In the past week MSI has introduced two new motherboards that are compatible with Intel’s latest Xeon E3 v5 processors and based on the Intel C232 chipset - the motherboards are aimed at small form-factor workstations that have a suitable foothold in the enthusiast community. The new motherboards are the MSI E3 Krait Gaming V5 and the MSI E3M Workstation V5, and to widen the appeal the Krait model features white LEDs to appeal to modders and gamers. 

By making its Xeon E3 v5 chips incompatible with consumer-grade motherboards, Intel drew a very clear line between the Core and Xeon families, something that helps the chipmaker and its partners to better position their products for personal and professional use. Some of the benefits of supporting Xeons lie in technologies as ECC, vPro as well as Trusted Execution, as long as the motherboard supports it. There are some users who prefer to use Xeons for desktop computing which is why several motherboards manufacturers recently introduced Intel C232 and C236 motherboards with more consumer-oriented features. This week, MSI joined them with two inexpensive platforms using C232.

The MSI E3 Krait Gaming V5 (E7A43), in its black and white livery, uses a five-phase power delivery with four DDR4-2133 memory slots that support up to 64GB of ECC. PCIe bandwidth comes through a PCIe 3.0 x16 slot from the CPU and an x4 from the chipset, allowing CrossFire but not SLI. Alongside this are two PCIe 3.0 x1 slots and two PCI slots via a bridge chip. A single PCIe 3.0 x4 M.2 slot is found alongside the six SATA 6Gb/s ports, although using the M.2 in PCIe mode will disable the PCIe x4 slot due to chipset limitations.

For audio and networking, we get an upgraded Realtek ALC1150 solution (with PCB separation and filter caps) and an Intel I219-V Gigabit Ethernet controller with MSI’s software that prioritizes user-specified traffic (in this case, MSI puts the focus on gaming). While there are no USB 3.1 controllers or ports here, in a little twist compared to the recent C232 motherboard we reviewed, there is a USB 3.0 Type-C port on the rear.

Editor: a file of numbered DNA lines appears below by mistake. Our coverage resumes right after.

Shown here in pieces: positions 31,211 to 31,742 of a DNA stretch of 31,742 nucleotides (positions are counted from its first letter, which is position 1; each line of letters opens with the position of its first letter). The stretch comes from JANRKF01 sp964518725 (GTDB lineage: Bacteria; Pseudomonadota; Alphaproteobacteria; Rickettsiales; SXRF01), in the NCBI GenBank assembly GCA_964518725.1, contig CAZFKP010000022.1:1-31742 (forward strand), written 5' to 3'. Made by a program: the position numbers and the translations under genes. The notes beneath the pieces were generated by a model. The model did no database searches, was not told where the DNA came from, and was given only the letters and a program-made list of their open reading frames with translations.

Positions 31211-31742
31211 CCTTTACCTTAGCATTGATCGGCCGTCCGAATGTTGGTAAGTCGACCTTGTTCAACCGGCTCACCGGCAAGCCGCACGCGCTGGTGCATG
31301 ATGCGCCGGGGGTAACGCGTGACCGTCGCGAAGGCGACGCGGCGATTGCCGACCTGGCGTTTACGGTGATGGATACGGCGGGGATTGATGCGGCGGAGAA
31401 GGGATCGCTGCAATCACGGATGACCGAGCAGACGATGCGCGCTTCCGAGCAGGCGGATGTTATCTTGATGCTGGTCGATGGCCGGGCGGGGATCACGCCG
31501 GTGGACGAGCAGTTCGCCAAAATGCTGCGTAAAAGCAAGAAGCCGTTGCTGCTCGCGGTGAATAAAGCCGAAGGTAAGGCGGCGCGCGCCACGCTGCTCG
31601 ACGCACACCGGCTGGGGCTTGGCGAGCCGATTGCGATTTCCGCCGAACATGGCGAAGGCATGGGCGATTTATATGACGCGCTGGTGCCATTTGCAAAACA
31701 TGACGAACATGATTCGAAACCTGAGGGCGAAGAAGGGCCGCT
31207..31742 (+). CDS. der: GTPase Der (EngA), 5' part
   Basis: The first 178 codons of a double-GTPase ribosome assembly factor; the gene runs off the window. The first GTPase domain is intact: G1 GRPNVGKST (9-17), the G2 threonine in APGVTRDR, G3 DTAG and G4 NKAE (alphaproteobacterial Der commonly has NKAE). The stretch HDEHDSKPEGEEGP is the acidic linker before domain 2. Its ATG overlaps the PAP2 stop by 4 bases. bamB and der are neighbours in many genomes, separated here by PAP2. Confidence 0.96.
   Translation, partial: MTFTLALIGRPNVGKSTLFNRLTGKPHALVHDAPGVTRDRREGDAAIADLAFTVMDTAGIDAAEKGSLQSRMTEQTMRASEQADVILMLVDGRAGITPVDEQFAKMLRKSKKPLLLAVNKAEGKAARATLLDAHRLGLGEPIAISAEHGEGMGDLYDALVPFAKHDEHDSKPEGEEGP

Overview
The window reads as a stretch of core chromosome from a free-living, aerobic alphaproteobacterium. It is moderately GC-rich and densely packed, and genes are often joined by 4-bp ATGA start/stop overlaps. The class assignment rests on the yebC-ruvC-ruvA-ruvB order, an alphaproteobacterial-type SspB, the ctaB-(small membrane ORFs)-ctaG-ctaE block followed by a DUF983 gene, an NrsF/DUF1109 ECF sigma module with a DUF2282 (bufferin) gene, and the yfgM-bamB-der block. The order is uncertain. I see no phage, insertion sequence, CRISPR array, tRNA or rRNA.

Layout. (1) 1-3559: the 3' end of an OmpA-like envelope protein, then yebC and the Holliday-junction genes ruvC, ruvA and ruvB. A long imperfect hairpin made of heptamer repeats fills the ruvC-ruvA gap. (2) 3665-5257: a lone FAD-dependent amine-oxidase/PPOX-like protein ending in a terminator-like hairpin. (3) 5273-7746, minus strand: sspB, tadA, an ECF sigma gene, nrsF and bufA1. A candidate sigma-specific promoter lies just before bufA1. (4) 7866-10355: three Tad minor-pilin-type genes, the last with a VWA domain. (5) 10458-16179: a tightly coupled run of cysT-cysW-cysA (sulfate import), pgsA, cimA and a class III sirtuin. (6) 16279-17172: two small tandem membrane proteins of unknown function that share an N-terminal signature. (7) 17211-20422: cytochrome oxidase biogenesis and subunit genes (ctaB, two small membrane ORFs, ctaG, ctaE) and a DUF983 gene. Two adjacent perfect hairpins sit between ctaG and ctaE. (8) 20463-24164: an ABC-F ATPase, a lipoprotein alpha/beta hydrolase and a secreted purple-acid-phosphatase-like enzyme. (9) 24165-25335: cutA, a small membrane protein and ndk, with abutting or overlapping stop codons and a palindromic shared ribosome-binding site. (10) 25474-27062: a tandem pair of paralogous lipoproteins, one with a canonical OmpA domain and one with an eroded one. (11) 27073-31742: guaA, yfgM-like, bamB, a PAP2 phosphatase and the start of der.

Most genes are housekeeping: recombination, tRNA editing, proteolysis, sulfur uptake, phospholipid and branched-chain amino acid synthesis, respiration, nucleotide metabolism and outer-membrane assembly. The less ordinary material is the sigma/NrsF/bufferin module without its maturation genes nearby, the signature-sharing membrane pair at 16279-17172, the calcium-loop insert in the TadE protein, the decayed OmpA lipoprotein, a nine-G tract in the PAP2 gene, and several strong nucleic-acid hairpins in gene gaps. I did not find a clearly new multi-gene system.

The MSI E3M Workstation V5 (E7A44) is a relatively simple m-ATX motherboard that has two DDR4 slots, a single PCIe 3.0 x16 slot, two PCIe x1 slots, six SATA 6Gb/s ports, six USB 3.0 connectors (with a hub), a Realtek RTL8111H Gigabit Ethernet controller, upgraded integrated audio powered by the Realtek ALC887 codec and that's about it. It's interesting to note that there's only a single 4-pin CPU power connector, but this motherboard is aimed at cheap single socket PCs, ideally with energy-efficient CPUs. The workstation name may indicate a different BIOS/software stack to the Krait Gaming, although aside from color I expect there to be very few differences.

MSI’s E3 Krait Gaming V5 and E3M Workstation V5 motherboards for LGA1151 processors are based on the Intel C232 PCH, which is not the top-of-the-range platform controller hub for the Xeon E3 v5, but is affordable enough and provides enough I/O capabilities (similar to B150 motherboards) for low-cost Xeon focused PCs. The PCH has eight PCIe 3.0 lanes, up to six USB 3.0 ports, up to six SATA 6Gb/s ports, but it is important to note the lack of support for vPro or Rapid Storage technologies. 

The new LGA1151 motherboards from MSI clearly belong to the entry-level segment of the market: neither of the products have additional expansion capabilities such as USB 3.1 or Thunderbolt 3. We expect prices to be low when they show up on the market in the coming weeks.